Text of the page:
Primal/Dual Problems

Associated with every LP problem, which will be referred to a primal problem, there is a corresponding dual problem. See Section 3.5.1 in the text.  In a certain way, the dual problem is a transposition of the primal problem. This is meant to imply that if the primal problem is a minimization problem the dual problem will be a maximization one. If the primal problem has n-variables, the dual problem will have n- constraints. If the primal problem has m-constraints, the dual problem will have m-variables. For the discussion of duality, the standard primal problem is generally defined as a maximization problem with <= inequalities (though the standard problem in the LP programming discussion was a minimization problem see 3.10 - 3.12 and the constraints were equalities). 

The standard primal problem (normal maximum problem) in this section is defined as:

Maximize primal objective
Subject to:
primal constraints
Side Constraints
primal side constraints

The dual of the above problem (normal minimum problem) is defined as:

Minimize dual objective
Subject to:
dual constraints
Side Constraints
duall side constraints

The primal/dual pair enjoy the following properties in problem formulation:
  1. The number of dual variables is the same as the number of primal constraints
  2. The number of dual constraints is the same as the number of primal variables
  3. The coefficient matrix A of  the primal problem is transposed to provide the coefficient matrix of the dual problem
  4. The inequalities are reversed in direction
  5. The maximization problem of the primal problem becomes a minimization problem in the dual problem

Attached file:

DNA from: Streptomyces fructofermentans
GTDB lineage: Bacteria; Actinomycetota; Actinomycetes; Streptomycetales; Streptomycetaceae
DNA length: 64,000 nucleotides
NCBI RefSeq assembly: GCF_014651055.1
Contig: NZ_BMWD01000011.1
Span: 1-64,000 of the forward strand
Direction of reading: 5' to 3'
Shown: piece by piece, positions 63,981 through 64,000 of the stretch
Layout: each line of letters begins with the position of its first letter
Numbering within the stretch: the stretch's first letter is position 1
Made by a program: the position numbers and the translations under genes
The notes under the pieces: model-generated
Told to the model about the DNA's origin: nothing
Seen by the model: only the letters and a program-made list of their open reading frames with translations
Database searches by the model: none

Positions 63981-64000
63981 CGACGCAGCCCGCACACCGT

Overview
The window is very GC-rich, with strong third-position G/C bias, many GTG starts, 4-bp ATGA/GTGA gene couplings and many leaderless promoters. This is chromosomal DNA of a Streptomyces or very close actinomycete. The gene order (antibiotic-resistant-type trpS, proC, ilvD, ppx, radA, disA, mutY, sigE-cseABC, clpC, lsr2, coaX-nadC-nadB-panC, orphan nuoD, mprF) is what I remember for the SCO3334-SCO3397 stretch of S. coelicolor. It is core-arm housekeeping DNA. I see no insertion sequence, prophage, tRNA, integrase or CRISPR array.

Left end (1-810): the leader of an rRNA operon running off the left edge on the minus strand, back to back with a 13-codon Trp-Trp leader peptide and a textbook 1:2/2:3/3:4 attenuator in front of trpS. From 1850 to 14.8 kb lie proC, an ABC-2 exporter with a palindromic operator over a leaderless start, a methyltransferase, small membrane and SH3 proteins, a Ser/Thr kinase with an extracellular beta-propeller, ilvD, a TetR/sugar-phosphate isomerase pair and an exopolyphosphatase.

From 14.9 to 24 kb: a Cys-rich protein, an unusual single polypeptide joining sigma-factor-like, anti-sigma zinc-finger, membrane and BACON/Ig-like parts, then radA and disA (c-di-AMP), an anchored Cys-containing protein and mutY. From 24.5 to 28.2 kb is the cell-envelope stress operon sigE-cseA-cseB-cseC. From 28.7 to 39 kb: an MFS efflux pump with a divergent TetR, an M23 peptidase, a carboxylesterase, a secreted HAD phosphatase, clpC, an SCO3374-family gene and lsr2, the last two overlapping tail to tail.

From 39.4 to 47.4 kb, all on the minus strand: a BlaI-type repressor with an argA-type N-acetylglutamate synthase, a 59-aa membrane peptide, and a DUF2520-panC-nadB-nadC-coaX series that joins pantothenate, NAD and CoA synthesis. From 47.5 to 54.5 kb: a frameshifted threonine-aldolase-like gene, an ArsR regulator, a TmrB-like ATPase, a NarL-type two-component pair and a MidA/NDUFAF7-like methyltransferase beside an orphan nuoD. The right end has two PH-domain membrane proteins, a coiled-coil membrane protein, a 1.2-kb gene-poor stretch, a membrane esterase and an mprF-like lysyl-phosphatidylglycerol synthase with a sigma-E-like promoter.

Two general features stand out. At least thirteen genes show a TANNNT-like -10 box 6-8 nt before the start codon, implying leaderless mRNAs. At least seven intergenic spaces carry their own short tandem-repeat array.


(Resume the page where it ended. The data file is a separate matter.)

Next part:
6. The cost coefficients of the primal problem become the right hand sides of the dual problem. The right hand side values of the primal become the cost coefficients in the dual problem
  7. The primal and dual variables both satisfy the non negativity condition.
For more details see Example 3.5 in the text.  

The primal/dual problem also share many relationships in their solution:
1.    The primal and dual problem have the same value for the optimal objective function. This is however true only if the problems have optimal solutions.

2.    If x is any feasible solution to the primal problem, and y is any feasible solution to the dual problem, then w(y) >=  z(x). This feature provides an estimate of the bounds of the dual optimal value  if a feasible primal solution is known. This results also holds for the reverse case when a feasible dual is known.

3.    If the primal problem is unbounded, the dual problem is infeasible. The unbounded  problem implies that the objective function value can be pushed to infinite limits. This happens if the feasible domain is not closed. Of course practical considerations will limit the objective function value to corresponding limits on the design variables. The inverse relationship holds too. If the dual problem is unbounded, the primal is infeasible.

4.    If the ith primal constraint  is an equality constraint, the ith dual variable is unrestricted in sign. The reverse holds too. If the primal variable is unrestricted in sign, then the dual constraint is an equality. 

5.    Obtaining primal solution from dual solution:
(i)    If the ith dual constraint is a strict inequality, then the ith primal variable is non-basic (for optimum solutions only).
(ii)    if the ith dual variable is basic, then the ith  primal constraint is a strict equality.

6.    Recovering primal solution from final dual Table:  When the primal and dual problems are in the standard form, the value of the ith primal variable equals the reduced coefficient (that is the coefficient in the last row of the final table) of the slack/surplus variable associated with the ith dual constraint.

7.    If a  ith dual variable is non-basic, the value of its reduced cost coefficient is the value of the slack/surplus variable of the corresponding primal constraint.

8.    Obtaining Dual Solution from Primal Solution: When the primal and dual problems are in the standard form, the value of the ith dual variable equals the reduced coefficient (that is the coefficient in the last row of the final table) of the slack/surplus variable associated with the ith primal constraint.

9.    If a  ith primal variable is non-basic, the value of its reduced cost coefficient is the value of the slack/surplus variable of the corresponding dual constraint.